New SEC rules regarding political contributions by certain investment advisers – dubbed the pay to play rules – become operative on March 14, 2011. These rules generally prohibit registered and certain unregistered advisers from engaging in various political contribution practices with a quid-pro-quo element.
This article summarizes the scope of these new rules and the investment advisers subject to them and suggests some practical considerations for fund managers affected by the rules.
Scope of the pay to play rules
The pay to play rules set out in Rule 206(4)-5 under the Investment Advisers Act of 1940 have three main components:
Two-year “time out” for contributions. An investment adviser may not provide advisory services for compensation, either directly or indirectly through its associates or pooled vehicles, for two years, if the adviser or certain of its executives or employees make a political “contribution” to an incumbent, candidate, or successful candidate for elective office of a “government entity” and the office is directly or indirectly responsible for, or can influence the outcome of, the hiring of an investment adviser. A “contribution” includes any gift, subscription, loan, advance, deposit of money or anything of value made for the purpose of influencing an election for a federal, state or local office, including any payments for debts incurred in such an election and including any transition or inaugural expenses incurred by a successful candidate for state or local office. A “government entity” includes all state and local governments, their agencies and instrumentalities, and all public pension plans and other collective government funds. Certain de minimis contributions are permitted in limited circumstances.
Similar to rules currently applicable to municipal securities broker-dealers, the two-year time out is intended to discourage advisers from participating in pay to play practices by requiring a “cooling-off period” during which the effects of a political contribution on the process for selecting an adviser can be expected to dissipate.
Restrictions on soliciting and coordinating contributions and payment. Investment advisors and certain executives and employees may not solicit or coordinate campaign contributions from others for an elected official who is in a position to influence the selection of the adviser. The new rules also prohibit solicitation and coordination of payments to political parties in the state or locality where the adviser is seeking business. These restrictions are intended to prevent advisers from circumventing the rule’s prohibition on direct contributions to certain elected officials by “bundling” a large number of small employee contributions to influence an election, or making contributions (or payments) indirectly through a state or local political party.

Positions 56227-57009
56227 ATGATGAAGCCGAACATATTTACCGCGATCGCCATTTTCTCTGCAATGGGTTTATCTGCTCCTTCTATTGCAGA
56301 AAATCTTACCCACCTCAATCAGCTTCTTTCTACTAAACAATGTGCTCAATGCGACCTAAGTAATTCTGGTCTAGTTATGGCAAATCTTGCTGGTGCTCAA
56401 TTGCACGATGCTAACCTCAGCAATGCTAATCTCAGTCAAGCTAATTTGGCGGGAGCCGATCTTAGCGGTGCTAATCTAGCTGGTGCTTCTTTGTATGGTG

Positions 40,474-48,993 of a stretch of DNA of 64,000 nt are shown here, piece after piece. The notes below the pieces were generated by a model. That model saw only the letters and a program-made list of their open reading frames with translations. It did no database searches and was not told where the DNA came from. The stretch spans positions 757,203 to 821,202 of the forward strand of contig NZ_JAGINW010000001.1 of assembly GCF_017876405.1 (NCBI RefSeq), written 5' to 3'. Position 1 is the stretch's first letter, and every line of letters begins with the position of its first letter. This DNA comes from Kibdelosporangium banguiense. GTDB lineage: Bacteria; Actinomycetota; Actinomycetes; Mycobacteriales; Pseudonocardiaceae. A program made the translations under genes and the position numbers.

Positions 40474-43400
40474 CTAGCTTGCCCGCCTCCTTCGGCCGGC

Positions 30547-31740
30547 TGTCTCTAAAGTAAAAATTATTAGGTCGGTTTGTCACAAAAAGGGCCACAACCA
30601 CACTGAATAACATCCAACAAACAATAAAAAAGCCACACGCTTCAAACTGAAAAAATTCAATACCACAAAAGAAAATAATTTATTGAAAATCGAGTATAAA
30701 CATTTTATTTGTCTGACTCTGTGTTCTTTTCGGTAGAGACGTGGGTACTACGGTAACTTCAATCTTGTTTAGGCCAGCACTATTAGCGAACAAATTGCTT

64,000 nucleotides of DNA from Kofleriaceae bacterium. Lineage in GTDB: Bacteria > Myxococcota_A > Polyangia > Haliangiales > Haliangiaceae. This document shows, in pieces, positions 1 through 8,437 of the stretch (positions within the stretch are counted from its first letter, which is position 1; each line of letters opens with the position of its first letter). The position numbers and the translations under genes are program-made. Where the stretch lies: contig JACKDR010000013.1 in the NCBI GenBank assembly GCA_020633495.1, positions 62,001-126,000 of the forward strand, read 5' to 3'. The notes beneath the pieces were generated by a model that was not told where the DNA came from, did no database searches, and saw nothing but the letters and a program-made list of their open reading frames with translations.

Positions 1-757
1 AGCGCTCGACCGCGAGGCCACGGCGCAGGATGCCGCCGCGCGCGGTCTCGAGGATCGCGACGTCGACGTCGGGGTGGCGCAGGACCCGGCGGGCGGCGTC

Ban on third-party solicitations. An investment adviser and its associates may not pay a third party, such as a solicitor or placement agent, to solicit a government client on behalf of the investment adviser, unless that third party is an SEC-registered investment adviser or broker-dealer subject to similar pay to play restrictions. This provision is mainly intended to avoid circumvention of the pay to play rules through the use of third-party solicitors.
While the new pay to play rules became effective September 13, 2010, they have delayed dates on which they become operative. Fund managers must be in compliance with the new rules by March 14, 2011 in most cases. With respect to the ban on payments to third parties, compliance is required by September 13, 2011.
Who is subject to the pay to play rules?
The pay to play rules are intentionally broad and apply to both registered and unregistered investment advisers.
As previously adopted, Rule 206(4)-5 applies to investment advisers that are either registered with the SEC or unregistered in reliance on the "private adviser" exemption for advisers with 15 or fewer clients set forth in Section 203(b)(3) of the Investment Advisers Act of 1940. As discussed previously in The Venture Alley, the Dodd-Frank Act eliminated the “private adviser” exemption, replacing it with new exemptions for advisers to venture capital funds, foreign private advisers and funds with less than $150 million in assets under management. Given that the new pay to play rules require compliance by March 14, 2011 but the Dodd-Frank Act repeal of the private adviser exemption does not become effective until July 21, 2011, advisers currently relying on the private adviser exemption will be subject to the pay to play rules on March 14.
In rules proposed pursuant to the Dodd-Frank Act, the SEC has proposed revising Rule 206(4)-5 to provide that the pay to play rules apply to exempt reporting advisers (including advisers to venture capital funds and funds with less than $150 million in assets under management) and to foreign private advisers. The SEC is proposing this change to ensure that the intentionally broad scope of the pay to play rules is not inadvertently narrowed by the new Dodd-Frank Act.
Considerations for fund managers
Fund managers should be planning now for compliance with the new pay to play rules. Among other things, fund managers should review their historical practices and institute policies, procedures and training to ensure compliance with the new rules. Should you have any questions regarding implementation of the new rules, please feel free to contact your DLA Piper lawyer or Andrew Ledbetter.